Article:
What Is Proteus Syndrome?

Medically Reviewed by Poonam Sachdev on October 26, 2021

Proteus syndrome is one of the rarest genetic conditions in the world. The syndrome causes abnormal overgrowth in certain parts of the body. It is commonly called the Elephant Man disease. ‌This overgrowth results in significant lifelong physical differences and potential disabilities. 

Proteus syndrome was identified as a condition in 1979, and there have not been many confirmed cases since then. The medical literature has identified about 200 people who have been diagnosed with the disease. At this time, experts estimate that one in a million people will have Proteus syndrome ‌.

Joseph Merrick, who was known as the Elephant Man and was the subject of a 1980 feature film of the same name, may have had Proteus syndrome. For some time, doctors thought he had neurofibromatosis, a disease that causes fibrous growths all over the body. In 1986, however, researchers determined that he most likely had Proteus syndrome. Merrick died in 1890.

What Are the Causes of Proteus Syndrome?

Proteus syndrome is caused by a mutation in a specific gene called AKT1 and is present at birth. This gene makes a protein responsible for controlling cell growth. In some cases, the gene is altered, and so is the protein it makes. 

‌Experts believe the altered protein prevents cells from dying off at a normal rate. Instead of new cells replacing old ones, the new cells form in addition to the cells that haven't died off. That leads to overgrowth of portions of the body.

‌Proteus syndrome is known as a mosaic condition. This means that not all the cells in your body will have the altered AKT1 gene. Some cells have the alteration, but others do not. This is why overgrowth affects some areas of the body but not others.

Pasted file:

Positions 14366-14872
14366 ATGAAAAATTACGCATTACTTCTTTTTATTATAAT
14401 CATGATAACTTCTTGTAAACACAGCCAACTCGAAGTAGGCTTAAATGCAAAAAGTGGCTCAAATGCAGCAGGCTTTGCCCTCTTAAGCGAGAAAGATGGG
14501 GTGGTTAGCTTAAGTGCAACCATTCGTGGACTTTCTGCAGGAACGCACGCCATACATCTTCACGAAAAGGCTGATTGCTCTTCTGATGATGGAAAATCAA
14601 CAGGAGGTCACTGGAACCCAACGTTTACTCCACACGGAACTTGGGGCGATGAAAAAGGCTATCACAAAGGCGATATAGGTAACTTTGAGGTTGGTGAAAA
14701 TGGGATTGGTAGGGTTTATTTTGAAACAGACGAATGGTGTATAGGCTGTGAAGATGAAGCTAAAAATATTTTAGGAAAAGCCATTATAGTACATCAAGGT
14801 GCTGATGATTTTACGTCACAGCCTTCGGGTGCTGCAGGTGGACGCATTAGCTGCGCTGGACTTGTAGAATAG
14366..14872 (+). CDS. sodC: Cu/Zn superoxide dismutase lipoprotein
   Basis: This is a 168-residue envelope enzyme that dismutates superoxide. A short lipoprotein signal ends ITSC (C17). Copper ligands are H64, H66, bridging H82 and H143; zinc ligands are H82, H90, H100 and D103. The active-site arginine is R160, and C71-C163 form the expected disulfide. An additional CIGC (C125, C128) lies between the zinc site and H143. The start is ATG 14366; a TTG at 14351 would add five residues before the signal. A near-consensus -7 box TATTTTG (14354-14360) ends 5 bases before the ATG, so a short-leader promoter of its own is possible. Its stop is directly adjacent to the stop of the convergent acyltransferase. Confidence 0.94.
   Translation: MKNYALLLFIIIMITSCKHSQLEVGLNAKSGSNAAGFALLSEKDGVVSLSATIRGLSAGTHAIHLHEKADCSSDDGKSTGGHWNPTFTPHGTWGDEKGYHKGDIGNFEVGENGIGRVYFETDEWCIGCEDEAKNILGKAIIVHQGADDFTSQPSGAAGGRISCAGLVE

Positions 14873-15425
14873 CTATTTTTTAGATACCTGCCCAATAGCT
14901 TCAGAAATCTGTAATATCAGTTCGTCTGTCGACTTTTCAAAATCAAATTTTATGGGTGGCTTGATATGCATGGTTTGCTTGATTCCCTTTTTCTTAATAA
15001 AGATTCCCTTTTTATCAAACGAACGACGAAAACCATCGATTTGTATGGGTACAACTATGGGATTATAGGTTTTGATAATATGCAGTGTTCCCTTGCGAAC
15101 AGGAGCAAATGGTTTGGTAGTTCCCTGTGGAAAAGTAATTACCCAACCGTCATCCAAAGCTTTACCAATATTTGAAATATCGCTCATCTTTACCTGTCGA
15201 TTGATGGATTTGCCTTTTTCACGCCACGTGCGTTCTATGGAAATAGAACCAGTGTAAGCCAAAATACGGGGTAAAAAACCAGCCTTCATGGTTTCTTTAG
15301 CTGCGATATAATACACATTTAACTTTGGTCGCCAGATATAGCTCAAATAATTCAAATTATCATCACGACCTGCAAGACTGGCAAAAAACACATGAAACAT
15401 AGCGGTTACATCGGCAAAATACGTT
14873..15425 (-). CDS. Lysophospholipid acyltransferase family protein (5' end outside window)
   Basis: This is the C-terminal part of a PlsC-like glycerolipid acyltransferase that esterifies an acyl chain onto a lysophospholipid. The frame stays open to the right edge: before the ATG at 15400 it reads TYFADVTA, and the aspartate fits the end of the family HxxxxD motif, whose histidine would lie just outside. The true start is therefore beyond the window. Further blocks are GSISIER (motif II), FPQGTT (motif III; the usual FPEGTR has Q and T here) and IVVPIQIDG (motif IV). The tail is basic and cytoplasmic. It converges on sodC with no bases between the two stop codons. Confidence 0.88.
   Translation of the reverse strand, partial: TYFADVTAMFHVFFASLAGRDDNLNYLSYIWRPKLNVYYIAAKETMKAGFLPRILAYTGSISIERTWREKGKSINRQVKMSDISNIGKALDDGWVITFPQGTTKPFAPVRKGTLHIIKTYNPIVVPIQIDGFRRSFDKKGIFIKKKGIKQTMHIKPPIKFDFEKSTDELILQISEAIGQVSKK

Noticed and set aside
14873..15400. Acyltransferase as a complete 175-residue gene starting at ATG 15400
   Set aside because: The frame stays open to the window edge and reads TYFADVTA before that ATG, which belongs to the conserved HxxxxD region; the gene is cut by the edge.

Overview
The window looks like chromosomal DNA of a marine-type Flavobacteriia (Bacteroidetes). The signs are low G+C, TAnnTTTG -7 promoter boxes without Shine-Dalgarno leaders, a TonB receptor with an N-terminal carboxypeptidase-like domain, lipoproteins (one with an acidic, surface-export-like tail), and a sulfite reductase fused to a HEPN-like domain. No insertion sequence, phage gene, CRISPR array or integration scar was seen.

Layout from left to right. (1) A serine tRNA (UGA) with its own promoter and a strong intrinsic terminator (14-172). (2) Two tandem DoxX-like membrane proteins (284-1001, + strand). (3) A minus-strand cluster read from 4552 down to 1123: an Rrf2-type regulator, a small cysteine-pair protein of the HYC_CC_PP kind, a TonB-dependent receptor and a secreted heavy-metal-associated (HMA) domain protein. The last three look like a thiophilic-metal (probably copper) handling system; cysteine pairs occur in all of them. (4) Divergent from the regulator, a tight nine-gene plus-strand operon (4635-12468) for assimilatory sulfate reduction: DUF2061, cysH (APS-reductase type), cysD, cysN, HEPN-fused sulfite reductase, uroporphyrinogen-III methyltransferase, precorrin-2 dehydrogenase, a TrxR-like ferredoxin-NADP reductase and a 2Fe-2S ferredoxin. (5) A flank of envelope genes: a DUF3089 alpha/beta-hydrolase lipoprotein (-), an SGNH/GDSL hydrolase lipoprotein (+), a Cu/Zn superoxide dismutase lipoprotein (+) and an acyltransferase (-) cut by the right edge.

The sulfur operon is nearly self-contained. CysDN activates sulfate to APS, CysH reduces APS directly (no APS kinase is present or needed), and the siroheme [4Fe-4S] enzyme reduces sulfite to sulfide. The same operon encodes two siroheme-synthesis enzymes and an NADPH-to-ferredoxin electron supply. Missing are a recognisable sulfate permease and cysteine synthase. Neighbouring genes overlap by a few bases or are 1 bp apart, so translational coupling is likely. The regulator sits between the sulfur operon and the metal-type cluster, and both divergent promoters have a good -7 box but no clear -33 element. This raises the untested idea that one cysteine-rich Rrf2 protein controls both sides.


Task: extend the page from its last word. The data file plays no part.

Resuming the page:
There are no known risk factors for Proteus syndrome. It doesn't run in families, and there is nothing parents can do to prevent it. 

What Are the Symptoms of Proteus Syndrome?

Proteus syndrome symptoms don’t appear right away. Usually, though, there are signs of unusual growth within a child’s first six months of life. As time goes on, more signs of Proteus syndrome will emerge.

The most common signs of Proteus syndrome include:

  • Overgrowth of limbs or extremities
  • Raised, rough areas of skin 
  • Spinal curvatures (scoliosis)
  • Overgrowths of fatty tissue, often on the stomach, arms, and legs
  • Benign tumors in internal organs or the brain
  • Malformed blood vessels
  • Malformations of the central nervous system
  • Overgrowth of skin on the soles of the feet

All of these symptoms cause complications that affect daily living. Overgrowth of bones can lead to mobility issues. Skin lesions and fatty overgrowths can be very large and disfiguring. The overgrowth is usually asymmetrical - one one side - which can further complicate mobility or balance.

The overgrowth or malformation of blood vessels puts you at higher risk for pulmonary embolisms (blood clots in the lungs). Pulmonary embolism is a serious situation, one of the leading causes of death for people with Proteus syndrome.

People who have an overgrowth in their brain or spinal cord may have cognitive disabilities.

Nervous system issues from Proteus syndrome may lead to an unusual appearance characterized by a long, narrow head, droopy eyelids, and wide nostrils.

What Is the Treatment for Proteus Syndrome?

People who have Proteus syndrome need a medical team to manage their condition. You may need to visit multiple specialists, including a cardiologist, pulmonologist, orthopedist, dermatologist, physical therapist, or occupational therapist. 

Surgery to correct overgrowth is a common treatment for Proteus syndrome. You may need orthopedic procedures that can minimize the damage to joints so that you can retain as much mobility as possible. Surgeries to remove overgrowth of skin are also common for people with Proteus syndrome. Your doctors can help you decide what treatments will help you the most. 

Show Sources


Genetic and Rare Disease Information Center: "Proteus syndrome."

National Human Genome Research Institute: "Proteus Syndrome: Frequently Asked Questions."

National Organization for Rare Disorders: "Proteus Syndrome."

PLoS One: "Neurofibromatosis Type 1 and the "Elephant Man's" Disease: The Confusion Persists: An Ethnographic Study."

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